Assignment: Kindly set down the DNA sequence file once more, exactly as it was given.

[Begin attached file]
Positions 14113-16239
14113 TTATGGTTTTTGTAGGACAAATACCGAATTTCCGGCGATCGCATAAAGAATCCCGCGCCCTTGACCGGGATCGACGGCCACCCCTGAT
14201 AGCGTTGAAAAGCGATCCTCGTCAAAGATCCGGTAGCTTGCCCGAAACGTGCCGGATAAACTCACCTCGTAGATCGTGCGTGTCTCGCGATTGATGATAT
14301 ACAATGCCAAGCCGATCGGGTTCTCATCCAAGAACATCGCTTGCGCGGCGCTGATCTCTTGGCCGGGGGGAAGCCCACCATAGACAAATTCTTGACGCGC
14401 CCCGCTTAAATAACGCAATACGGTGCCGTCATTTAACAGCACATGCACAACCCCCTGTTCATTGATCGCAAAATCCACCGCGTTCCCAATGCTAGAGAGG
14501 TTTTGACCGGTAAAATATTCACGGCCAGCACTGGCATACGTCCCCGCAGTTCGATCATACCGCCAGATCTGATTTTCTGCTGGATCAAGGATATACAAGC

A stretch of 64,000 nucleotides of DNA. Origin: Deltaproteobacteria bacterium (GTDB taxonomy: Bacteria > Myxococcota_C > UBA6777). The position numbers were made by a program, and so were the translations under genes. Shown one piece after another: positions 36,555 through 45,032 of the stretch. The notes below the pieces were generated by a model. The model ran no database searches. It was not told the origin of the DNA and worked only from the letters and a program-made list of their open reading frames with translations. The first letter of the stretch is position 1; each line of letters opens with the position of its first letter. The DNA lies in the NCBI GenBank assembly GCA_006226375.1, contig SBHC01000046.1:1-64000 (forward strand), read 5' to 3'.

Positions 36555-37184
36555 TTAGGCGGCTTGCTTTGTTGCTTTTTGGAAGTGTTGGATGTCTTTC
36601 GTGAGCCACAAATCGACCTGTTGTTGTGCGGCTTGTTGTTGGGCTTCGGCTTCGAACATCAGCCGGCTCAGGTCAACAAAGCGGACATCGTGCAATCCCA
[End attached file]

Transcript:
Positions 14113-16239
14113 TTATGGTTTTTGTAGGACAAATACCGAATTTCCGGCGATCGCATAAAGAATCCCGCGCCCTTGACCGGGATCGACGGCCACCCCTGAT
14201 AGCGTTGAAAAGCGATCCTCGTCAAAGATCCGGTAGCTTGCCCGAAACGTGCCGGATAAACTCACCTCGTAGATCGTGCGTGTCTCGCGATTGATGATAT
14301 ACAATGCCAAGCCGATCGGGTTCTCATCCAAGAACATCGCTTGCGCGGCGCTGATCTCTTGGCCGGGGGGAAGCCCACCATAGACAAATTCTTGACGCGC
14401 CCCGCTTAAATAACGCAATACGGTGCCGTCATTTAACAGCACATGCACAACCCCCTGTTCATTGATCGCAAAATCCACCGCGTTCCCAATGCTAGAGAGG
14501 TTTTGACCGGTAAAATATTCACGGCCAGCACTGGCATACGTCCCCGCAGTTCGATCATACCGCCAGATCTGATTTTCTGCTGGATCAAGGATATACAAGC

A stretch of 64,000 nucleotides of DNA. Origin: Deltaproteobacteria bacterium (GTDB taxonomy: Bacteria > Myxococcota_C > UBA6777). The position numbers were made by a program, and so were the translations under genes. Shown one piece after another: positions 36,555 through 45,032 of the stretch. The notes below the pieces were generated by a model. The model ran no database searches. It was not told the origin of the DNA and worked only from the letters and a program-made list of their open reading frames with translations. The first letter of the stretch is position 1; each line of letters opens with the position of its first letter. The DNA lies in the NCBI GenBank assembly GCA_006226375.1, contig SBHC01000046.1:1-64000 (forward strand), read 5' to 3'.

Positions 36555-37184
36555 TTAGGCGGCTTGCTTTGTTGCTTTTTGGAAGTGTTGGATGTCTTTC
36601 GTGAGCCACAAATCGACCTGTTGTTGTGCGGCTTGTTGTTGGGCTTCGGCTTCGAACATCAGCCGGCTCAGGTCAACAAAGCGGACATCGTGCAATCCCA